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Mesophotic coral depth acclimatization is a function of host-specific symbiont physiology

Mesophotic coral depth acclimatization is a function of host-specific symbiont physiology

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ZIEGLER, Maren, Cornelia M. RODER, Claudia BÜCHEL, Christian R. VOOLSTRA, 2015. Mesophotic coral depth acclimatization is a function of host-specific symbiont physiology. In: Frontiers in Marine Science. Frontiers. 2, 4. eISSN 2296-7745. Available under: doi: 10.3389/fmars.2015.00004

@article{Ziegler2015-02-06Mesop-50912, title={Mesophotic coral depth acclimatization is a function of host-specific symbiont physiology}, year={2015}, doi={10.3389/fmars.2015.00004}, volume={2}, journal={Frontiers in Marine Science}, author={Ziegler, Maren and Roder, Cornelia M. and Büchel, Claudia and Voolstra, Christian R.}, note={Article Number: 4} }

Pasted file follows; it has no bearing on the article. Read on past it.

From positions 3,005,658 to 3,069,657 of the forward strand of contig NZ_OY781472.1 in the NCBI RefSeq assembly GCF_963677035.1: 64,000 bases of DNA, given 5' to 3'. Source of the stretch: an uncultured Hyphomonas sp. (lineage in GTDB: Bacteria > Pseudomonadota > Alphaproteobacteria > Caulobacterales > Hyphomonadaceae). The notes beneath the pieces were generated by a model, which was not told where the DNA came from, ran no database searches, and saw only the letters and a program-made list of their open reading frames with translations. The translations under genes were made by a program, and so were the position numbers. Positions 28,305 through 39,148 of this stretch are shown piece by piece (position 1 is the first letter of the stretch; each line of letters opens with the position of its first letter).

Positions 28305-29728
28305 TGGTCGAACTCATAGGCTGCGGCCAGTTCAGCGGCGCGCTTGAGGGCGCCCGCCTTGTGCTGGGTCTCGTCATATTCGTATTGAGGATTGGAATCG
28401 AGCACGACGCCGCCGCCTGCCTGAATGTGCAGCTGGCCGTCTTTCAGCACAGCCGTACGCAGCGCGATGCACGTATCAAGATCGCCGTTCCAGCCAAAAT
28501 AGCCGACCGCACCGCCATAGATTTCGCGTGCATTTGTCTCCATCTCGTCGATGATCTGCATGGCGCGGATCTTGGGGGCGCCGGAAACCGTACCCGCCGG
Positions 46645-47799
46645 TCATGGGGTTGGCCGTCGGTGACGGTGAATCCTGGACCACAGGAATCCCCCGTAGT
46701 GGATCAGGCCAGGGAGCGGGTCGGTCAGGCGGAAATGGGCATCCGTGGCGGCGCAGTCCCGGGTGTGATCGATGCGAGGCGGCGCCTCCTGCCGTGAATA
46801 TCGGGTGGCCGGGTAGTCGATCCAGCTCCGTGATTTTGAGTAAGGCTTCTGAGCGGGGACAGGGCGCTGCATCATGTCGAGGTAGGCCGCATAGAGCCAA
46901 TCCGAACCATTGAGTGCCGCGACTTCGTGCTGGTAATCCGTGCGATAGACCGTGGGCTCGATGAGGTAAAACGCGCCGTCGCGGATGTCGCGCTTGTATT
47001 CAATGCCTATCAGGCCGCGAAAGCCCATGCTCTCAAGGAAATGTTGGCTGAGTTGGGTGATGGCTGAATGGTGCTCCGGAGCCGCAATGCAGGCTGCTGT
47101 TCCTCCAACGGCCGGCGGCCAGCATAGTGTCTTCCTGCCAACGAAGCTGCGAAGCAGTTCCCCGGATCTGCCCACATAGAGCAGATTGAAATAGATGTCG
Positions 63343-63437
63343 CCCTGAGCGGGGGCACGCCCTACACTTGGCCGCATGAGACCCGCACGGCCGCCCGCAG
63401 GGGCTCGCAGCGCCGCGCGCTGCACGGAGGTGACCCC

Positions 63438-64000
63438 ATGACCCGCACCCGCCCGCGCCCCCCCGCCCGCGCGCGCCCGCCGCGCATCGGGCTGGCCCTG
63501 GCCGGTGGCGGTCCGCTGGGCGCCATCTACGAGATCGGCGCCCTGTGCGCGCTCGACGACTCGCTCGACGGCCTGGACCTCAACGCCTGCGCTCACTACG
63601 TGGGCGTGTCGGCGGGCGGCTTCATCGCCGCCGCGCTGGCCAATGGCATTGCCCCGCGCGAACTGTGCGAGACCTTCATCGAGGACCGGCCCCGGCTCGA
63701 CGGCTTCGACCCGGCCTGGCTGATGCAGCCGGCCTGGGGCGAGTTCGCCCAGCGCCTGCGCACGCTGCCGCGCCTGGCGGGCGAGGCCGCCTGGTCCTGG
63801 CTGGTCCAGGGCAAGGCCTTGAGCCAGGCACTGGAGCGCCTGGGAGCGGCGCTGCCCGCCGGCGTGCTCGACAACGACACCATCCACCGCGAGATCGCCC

eng Roder, Cornelia M. Voolstra, Christian R. 2020-09-21T09:08:20Z 2020-09-21T09:08:20Z Mesophotic coral depth acclimatization is a function of host-specific symbiont physiology Ziegler, Maren Voolstra, Christian R. terms-of-use 2015-02-06 Mesophotic coral ecosystems receive increasing attention owing to their potential as deep coral refuges in times of global environmental change. Here, the mechanisms of coral holobiont photoacclimatization over a 60 m depth gradient in the central Red Sea were examined for the four coral genera Porites, Leptoseris, Pachyseris, and Podabacia. General acclimatization strategies were common to all host-symbiont combinations, e.g., Symbiodinium cell densities and photoprotective (PP) to light-harvesting pigment ratios both significantly decreased with water depth. Porites harbored Symbiodinium type C15 over the whole 60 m depth range, while Pachyseris and Podabacia had limited vertical distributions and hosted mainly Symbiodinium type C1. Symbiodinium type C15 had generally higher xanthophyll de-epoxidation rates and lower maximum quantum yields than C1, and also exhibited a strong photoacclimatory signal over depth that relates to the large distribution range of Porites. Interestingly, the coral host had an effect on Symbiodinium pigment composition. When comparing Symbiodinium type C1 in Podabacia and Pachyseris, the ß-carotene chl a<sup>−1</sup>, the peridinin chl a<sup>−1</sup>, and diadinoxanthin chl a<sup>−1</sup> ratios were significantly different between host species. Our data support a view that depth acclimatization of corals in the mesophotics is facilitated by Symbiodinium physiology, which in turn is host-specific. Roder, Cornelia M. Büchel, Claudia Büchel, Claudia Ziegler, Maren

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